Officials survey a large mudslide near Oso, Washington, March 22, 2014. The mudslide pushed debris and at least one house onto Highway 530 Saturday morning, according to local news reports. Search and rescue crews responded to the scene. Reuters

A massive mudslide in Washington claimed three lives and injured 8 others on Saturday morning, according to local authorities.

The landslide occurred in Snohomish County shortly before 11 a.m., Snohomish County authorities said, and it was possibly triggered by a week of heavy rainfall that swelled rivers in the region.

According to the Los Angeles Times, the Washington mudslide was estimated to be about a mile long. It ended up blocking both directions of State Route 530 near the town of Oso, roughly 55 miles north of Seattle. Emergency crews, including fire departments and law enforcement teams, worked to clear the debris and search for people who may be trapped in the landslide.

Several news outlets reported initially that at least two people were killed in the mudslide when a house with people still inside got swooped up by it and carried across the highway.

"Initial reports were that a house was stuck in the slide, and someone was calling for help inside," Trooper Mark Francis told the Associated Press.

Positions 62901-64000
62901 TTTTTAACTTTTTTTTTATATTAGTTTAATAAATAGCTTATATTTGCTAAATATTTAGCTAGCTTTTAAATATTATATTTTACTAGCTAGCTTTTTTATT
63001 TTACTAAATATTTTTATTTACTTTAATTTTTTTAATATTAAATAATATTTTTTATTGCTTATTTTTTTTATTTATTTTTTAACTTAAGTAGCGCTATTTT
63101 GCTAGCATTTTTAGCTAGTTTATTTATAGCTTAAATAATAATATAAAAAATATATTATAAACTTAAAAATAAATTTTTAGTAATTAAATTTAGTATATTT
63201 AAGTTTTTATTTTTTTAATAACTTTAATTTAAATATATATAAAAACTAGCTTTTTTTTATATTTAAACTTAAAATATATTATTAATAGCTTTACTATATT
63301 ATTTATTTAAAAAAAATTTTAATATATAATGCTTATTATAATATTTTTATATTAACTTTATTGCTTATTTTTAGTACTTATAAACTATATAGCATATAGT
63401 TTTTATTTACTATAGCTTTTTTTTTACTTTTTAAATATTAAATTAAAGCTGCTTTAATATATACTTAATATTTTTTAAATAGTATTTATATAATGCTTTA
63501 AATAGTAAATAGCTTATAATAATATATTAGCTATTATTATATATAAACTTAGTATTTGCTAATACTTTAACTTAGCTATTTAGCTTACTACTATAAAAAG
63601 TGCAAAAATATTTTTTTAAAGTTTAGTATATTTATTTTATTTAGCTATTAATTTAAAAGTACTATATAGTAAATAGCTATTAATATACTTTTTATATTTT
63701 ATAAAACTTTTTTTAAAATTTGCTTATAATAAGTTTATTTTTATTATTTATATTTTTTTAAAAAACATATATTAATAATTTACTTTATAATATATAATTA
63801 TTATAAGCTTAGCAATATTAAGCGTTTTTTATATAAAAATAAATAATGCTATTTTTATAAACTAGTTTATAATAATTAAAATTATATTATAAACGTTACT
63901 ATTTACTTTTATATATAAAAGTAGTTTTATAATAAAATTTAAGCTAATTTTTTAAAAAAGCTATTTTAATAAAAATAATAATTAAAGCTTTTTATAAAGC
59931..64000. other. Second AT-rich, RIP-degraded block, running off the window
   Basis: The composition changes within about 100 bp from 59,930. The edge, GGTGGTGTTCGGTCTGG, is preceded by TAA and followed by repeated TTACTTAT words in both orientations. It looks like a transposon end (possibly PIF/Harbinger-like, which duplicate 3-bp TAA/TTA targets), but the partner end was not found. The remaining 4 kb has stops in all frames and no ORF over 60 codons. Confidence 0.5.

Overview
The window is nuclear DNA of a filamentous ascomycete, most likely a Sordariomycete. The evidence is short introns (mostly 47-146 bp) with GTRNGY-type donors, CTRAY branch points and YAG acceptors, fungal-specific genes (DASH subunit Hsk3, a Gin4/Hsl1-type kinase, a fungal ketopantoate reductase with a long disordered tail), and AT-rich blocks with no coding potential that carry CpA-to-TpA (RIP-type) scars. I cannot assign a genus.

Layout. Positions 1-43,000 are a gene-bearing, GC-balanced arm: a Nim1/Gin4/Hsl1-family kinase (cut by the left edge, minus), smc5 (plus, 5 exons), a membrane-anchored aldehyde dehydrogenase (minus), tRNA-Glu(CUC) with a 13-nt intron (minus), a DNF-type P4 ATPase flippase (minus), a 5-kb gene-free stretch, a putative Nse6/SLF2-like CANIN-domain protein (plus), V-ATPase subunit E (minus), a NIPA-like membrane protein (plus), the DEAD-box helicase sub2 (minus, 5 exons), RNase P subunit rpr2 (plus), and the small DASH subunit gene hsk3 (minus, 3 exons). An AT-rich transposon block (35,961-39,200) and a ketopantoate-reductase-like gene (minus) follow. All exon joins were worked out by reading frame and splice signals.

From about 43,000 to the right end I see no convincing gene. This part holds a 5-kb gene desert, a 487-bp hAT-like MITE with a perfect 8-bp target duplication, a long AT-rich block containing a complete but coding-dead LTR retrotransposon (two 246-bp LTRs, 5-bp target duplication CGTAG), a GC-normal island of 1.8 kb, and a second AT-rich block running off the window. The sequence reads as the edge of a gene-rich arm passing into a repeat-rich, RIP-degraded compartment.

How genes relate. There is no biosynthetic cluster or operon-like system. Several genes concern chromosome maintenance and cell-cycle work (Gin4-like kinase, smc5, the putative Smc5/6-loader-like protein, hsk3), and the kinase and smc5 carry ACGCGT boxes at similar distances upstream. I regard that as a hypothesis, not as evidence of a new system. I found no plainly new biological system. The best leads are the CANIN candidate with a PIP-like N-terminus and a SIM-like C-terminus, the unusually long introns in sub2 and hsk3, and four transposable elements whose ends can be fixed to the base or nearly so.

According to the A.P., at least five people were injured in the slide. They were all taken to a nearby hospital to be treated, but the injuries were reportedly not life-threatening.

Authorities are not sure how long the two-lane road will be closed, but they have advised drivers to find another way to travel between Darrington and Arlington.

Mudlsides are similar to avalanches and occur when mud and other debris becomes unhinged from the ground beneath it and quickly moves down a steep slope. They are most likely to take place after a heavy rainfall or when snow melts rapidly.

Landslides of this nature are very dangerous and unpredictable. According to the Centers for Disease Control and Prevention, landslides and debris flow cause 25 to 50 deaths in the U.S. annually. The main hazard is the fast-moving water and debris that can cause serious trauma to any caught in their path.